Ahead of Wednesday's post position draw for the 2016 Preakness Stakes, all eyes are on Nyquist and his pursuit of the second Triple Crown in as many years.
While the draw could have a slight impact on how Nyquist's chances are viewed entering the race, the relatively small field means jockey Mario Gutierrez should be able to position him favorably regardless of where they start from.
With post positions not yet being a factor, here is a look at the current odds to win the 141st Run for the Black-Eyed Susans and predictions for how the top three will play out.
|2016 Preakness Stakes Odds|
As the Kentucky Derby winner and an undefeated horse with a record of 8-0, there is no question that the target is firmly on Nyquist's back entering the Preakness Stakes.
Every indication is that he is by far the top horse in the field, and he proved that at Churchill Downs by blowing away the competition with the exception of a late run by Exaggerator.
The prevailing school of thought is that something has to go wrong with Nyquist or his trip to lose the Preakness, which may not be outside the realm of possibility if the weather plays a significant role.
Rain is likely Saturday at Pimlico Race Course, but trainer Doug O'Neill doesn't believe it will have much of an impact on his colt, according to David Grening of Daily Racing Form (h/t ESPN.com):
I don't think it'll affect him in a negative way. You got to be sure-footed to do what he's done at all the different tracks. We got a wet track there at Gulfstream. That didn't seem to affect him in a negative way, so I don't see it as a negative. Rain or shine, as long as he's doing well, we've got a real good chance.
Even if the track is sloppy, every horse in the field will be dealing with the same problem, so it likely won't do much to hinder Nyquist's chances.
There is some uncertainty entering the Preakness since much of the field is made up of horses who didn't run in the Kentucky Derby, but none have anywhere near the resume that Nyquist possesses.
This race is Nyquist's to lose, and there is no reason to believe he'll fall short in his efforts to gain the second gem of the Triple Crown.
It will likely take a significant X-factor for Nyquist to lose the Preakness, and there is none bigger than the presence of Stradivari.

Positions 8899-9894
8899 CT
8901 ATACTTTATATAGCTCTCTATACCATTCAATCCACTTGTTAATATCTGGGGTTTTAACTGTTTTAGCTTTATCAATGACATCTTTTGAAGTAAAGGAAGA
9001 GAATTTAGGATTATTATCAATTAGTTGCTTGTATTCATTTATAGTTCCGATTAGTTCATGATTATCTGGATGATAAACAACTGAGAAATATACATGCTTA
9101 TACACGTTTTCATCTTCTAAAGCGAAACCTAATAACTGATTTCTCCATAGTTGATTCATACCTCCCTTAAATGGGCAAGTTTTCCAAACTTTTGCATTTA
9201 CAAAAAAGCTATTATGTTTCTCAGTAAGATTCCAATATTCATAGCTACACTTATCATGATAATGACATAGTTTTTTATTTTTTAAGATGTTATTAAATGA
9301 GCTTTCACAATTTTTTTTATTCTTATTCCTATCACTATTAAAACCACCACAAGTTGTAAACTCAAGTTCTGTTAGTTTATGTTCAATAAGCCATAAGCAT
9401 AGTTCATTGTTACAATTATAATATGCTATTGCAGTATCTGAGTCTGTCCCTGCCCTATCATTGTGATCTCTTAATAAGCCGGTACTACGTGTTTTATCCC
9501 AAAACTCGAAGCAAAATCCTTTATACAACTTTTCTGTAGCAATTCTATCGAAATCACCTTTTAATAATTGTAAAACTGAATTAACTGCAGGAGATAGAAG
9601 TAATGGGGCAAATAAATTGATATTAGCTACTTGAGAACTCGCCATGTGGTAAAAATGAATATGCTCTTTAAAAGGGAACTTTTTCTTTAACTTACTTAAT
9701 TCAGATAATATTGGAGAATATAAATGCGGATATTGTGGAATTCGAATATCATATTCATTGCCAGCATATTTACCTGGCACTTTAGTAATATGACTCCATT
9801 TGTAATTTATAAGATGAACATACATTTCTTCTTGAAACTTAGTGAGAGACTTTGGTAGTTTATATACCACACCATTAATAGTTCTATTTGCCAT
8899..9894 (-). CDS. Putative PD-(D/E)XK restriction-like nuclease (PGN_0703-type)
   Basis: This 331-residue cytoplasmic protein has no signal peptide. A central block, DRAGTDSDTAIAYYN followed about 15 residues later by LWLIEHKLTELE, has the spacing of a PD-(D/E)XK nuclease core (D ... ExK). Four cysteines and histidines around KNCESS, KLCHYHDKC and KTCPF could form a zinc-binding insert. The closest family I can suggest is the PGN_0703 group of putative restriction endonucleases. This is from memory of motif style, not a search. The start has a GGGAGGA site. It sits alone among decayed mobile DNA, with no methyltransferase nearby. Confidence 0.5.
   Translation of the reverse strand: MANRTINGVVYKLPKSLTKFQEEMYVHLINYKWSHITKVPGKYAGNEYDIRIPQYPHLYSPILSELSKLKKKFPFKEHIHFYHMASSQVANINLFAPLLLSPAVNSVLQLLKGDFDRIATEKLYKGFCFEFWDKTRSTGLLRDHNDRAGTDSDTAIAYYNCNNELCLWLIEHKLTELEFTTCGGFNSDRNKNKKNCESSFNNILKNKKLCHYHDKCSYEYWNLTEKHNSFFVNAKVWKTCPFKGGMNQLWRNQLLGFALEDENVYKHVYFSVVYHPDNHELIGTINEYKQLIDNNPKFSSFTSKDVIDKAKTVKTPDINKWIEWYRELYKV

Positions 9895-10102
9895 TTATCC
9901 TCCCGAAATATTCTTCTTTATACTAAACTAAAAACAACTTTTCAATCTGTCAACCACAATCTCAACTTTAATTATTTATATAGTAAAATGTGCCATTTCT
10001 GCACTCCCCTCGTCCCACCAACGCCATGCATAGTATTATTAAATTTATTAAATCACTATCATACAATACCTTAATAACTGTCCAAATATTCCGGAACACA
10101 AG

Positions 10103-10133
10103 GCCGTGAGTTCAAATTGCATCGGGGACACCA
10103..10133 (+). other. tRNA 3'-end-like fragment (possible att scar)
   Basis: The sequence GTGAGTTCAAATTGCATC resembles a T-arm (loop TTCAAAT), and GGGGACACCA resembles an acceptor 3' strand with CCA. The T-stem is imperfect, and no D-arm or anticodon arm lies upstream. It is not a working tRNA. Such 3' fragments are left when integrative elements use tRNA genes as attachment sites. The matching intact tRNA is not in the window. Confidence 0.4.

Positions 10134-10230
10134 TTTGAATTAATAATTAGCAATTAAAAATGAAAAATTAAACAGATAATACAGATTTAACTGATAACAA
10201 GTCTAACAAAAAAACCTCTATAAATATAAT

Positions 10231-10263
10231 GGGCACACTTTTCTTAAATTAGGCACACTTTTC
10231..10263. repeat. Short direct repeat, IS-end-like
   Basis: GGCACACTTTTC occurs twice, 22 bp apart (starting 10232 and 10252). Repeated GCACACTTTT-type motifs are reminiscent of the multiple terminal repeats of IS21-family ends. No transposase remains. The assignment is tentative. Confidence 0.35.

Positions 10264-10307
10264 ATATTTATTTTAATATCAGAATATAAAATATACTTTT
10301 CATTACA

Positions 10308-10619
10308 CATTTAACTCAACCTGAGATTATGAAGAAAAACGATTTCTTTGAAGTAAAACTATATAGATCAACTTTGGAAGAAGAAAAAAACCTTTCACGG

The Todd Pletcher-trained colt has competed in just three races, and although he has pulled off convincing victories in each of his past two outings, he has yet to take part in a stakes race.
Despite the lack of experience, he is viewed as perhaps the biggest threat to Nyquist. Mike Joyce of TVG is among those who believe Stradivari is in his level of ability:
He'll also enter the Preakness fresher than Nyquist and the other horses who took part in the Derby, although Pletcher isn't necessarily convinced that gives him a significant advantage, per Jonathan Lintner of the Courier-Journal:
On one side of it you have a fresh horse that hasn't been through the rigors of the prep series and a race like the Derby. On the other side of the coin you have a horse that's pretty light on experience and is giving up some seasoning to some horses that have been on that campaign. You might gain a bit in one area and lose a bit in the other, but historically I think it takes a pretty special horse to be able to compete in races like that against these types of horses. We are really impressed with the way he's run and the way he's trained.
The eye test says that Stradivari is a dynamic horse who may be closer than anyone else in the field to matching Nyquist's physical capabilities.
That may be the case, but Stradivari has never run in a race anywhere near as big as the Preakness, and he has never come up against a horse the caliber of Nyquist.
While Stradivari may have the tools to push Nyquist and finish in the money, it won't be enough to unseat the Kentucky Derby winner.
Had the Kentucky Derby been a slightly longer race, Exaggerator may very well have handed Nyquist his first loss.
That hypothetical wasn't reality, however, and since the Preakness is a half-furlong shorter, Exaggerator may have an even tougher time pulling off the upset at Pimlico.
The fact that Exaggerator had so much energy left in reserve was extremely impressive at Churchill Downs, and it does lend itself to some optimism if jockey Kent Desormeaux decides to make a move to the front earlier in the Preakness.
Trainer Keith Desormeaux believes he'll have a healthy and in-form horse on his hands due to Exaggerator's ability to bounce back from one race to the next, according to Jonas Shaffer of the Baltimore Sun:
Obviously, numbers-wise, horse-for-horse-wise, it's tough to think we can beat [Nyquist], right? But ... the strongest attribute that Exaggerator has is his ability to recover, and as you know, this Preakness is run back in two weeks. That's not normal in this day and age, to run a horse back that quickly.
While Desormeaux may be accurate in his analysis, Candice Hare of Fox AM1340 pointed out that there still isn't any reason to believe that Exaggerator is capable of beating Nyquist:
Exaggerator is likely to be a factor Saturday, but if Desormeaux makes a move earlier, it may also raise the chances of him losing steam down the stretch.
The addition of Stradivari will move Exaggerator down the board, and while he'll still finish in the money, his inability to get one over on Nyquist will remain intact.
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